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As this group has had the opportunity to come of age on record it's become clear that it mines a seam of musical territory similar to that once worked by the trio British alto saxophonist Mike Osborne had with bassist Harry Miller and drummer Louis Moholo back in the 1970s. They owe it no overt debt of allegiance, however, it's simply the case that both groups occupy a similar free space.
That's clear from the off on this two-disc set. On "A Night At The Ranch Part One" Dave Rempis is at his most effective on alto sax, spinning out lines as though his life depended on it over a percussive carpet that highlights just how remarkable it is that percussionists Frank Rosaly and Tim Daisy never get in each other's way. Throughout the set, clarity of thinking and line is a most notable element of their work even in the most heated passages.
The other track on the first disc is the even lengthier "The Bus And The Canyon" which at twenty-seven minutes has plenty of time to develop. Indeed the slow unfurling of the piece bears this out, with Rempis on baritone sax showing just how reflective he can be in an apposite musical setting. The band's unity of purpose, otherwise known perhaps as four minds thinking as one, is only too apparent here in the form of Anton Hatwich's bass. At the same time as his harmonic intimations are negligible he gives the music momentum whilst he lies at the very heart of it.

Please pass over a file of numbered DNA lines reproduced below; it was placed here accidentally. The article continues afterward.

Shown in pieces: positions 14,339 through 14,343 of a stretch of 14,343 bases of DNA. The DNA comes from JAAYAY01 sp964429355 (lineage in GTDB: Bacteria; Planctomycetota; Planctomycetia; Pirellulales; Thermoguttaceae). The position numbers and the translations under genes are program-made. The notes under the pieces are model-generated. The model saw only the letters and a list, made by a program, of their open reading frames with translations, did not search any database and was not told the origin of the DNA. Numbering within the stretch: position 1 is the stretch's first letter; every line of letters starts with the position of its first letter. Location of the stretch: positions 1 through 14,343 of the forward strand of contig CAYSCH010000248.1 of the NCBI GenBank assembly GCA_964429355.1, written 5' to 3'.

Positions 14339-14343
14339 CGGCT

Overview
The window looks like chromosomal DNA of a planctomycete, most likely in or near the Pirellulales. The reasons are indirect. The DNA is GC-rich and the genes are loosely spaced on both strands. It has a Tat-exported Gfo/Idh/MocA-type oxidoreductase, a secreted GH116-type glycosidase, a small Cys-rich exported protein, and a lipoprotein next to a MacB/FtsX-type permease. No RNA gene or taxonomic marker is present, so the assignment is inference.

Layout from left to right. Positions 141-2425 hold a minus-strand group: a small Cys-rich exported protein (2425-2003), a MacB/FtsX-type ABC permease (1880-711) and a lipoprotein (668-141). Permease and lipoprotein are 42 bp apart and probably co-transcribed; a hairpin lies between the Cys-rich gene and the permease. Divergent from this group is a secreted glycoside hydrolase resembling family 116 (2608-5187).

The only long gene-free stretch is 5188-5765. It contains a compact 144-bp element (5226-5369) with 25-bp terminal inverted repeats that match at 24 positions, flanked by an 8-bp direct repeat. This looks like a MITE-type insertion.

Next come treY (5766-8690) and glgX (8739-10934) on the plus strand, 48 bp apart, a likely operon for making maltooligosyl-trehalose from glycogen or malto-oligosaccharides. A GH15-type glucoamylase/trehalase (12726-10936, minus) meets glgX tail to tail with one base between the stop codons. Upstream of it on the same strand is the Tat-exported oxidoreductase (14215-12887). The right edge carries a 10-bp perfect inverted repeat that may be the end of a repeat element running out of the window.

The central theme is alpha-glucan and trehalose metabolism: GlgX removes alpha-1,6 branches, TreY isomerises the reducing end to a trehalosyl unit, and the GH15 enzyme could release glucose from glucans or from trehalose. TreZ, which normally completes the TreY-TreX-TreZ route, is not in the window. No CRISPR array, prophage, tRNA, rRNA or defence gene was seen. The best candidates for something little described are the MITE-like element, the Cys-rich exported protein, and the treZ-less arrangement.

It's clear too that this is a band which has allowed itself the time and space to develop as a unit, and the music is accordingly happening on a deeply profound level.
On the enigmatically titled "More Green Than Giraffe" this is obvious. Rosaly and Daisy start things off with a brief workout full of light and shade before Rempis brings his alto sax to the proceedings again, showing also that he's learned a lesson from alto saxophonist Ornette Coleman in terms of appreciating the intrinsic value of repetition and keeping the whole virtuoso shtick to a minimum. The music breathes accordingly. This is a band that has played together to the point where the strengths and musical inclinations of the members have become symbiotic.
If a criticism could be made it's down largely to the fact that Rempis is the only horn, and as such he inevitably commands a lot of attention. Whilst there's nothing inherently wrong with this, especially when his tenor sax proves as tellingly effective as it does on the relatively brief "A Night At The Ranch Part Two," it does make for a minor shortcoming in dynamic variation.
But no matter. This is still music with a blatant lust for life put out by a quartet of individuals deeply committed to what they're doing, and that comes out in every note and tone.
Track Listing: CD1: A Night At The Ranch; CD2: More Green Than Giraffe; Black Book; A Night At The Ranch Part Two; Larks And Loons.
Personnel: Dave Rempis: alto, tenor and baritone saxes; Anton Hatwitch: bass; Frank Rosaly: percussion; Tim Daisy: percussion.
I love jazz because anything is possible; it has few rules and the best jazz breaks those ones. I prefer free improv because it doesn't really have any rules at all.
I was first exposed to jazz in my teens (in the late sixties).
The first jazz record I bought was Filles de Kilimanjaro by Miles Davis, shortly followed by Extrapolation by John McLaughlin.
My advice to new listeners is to listen as widely as possible and not to make snap judgments--stick with it.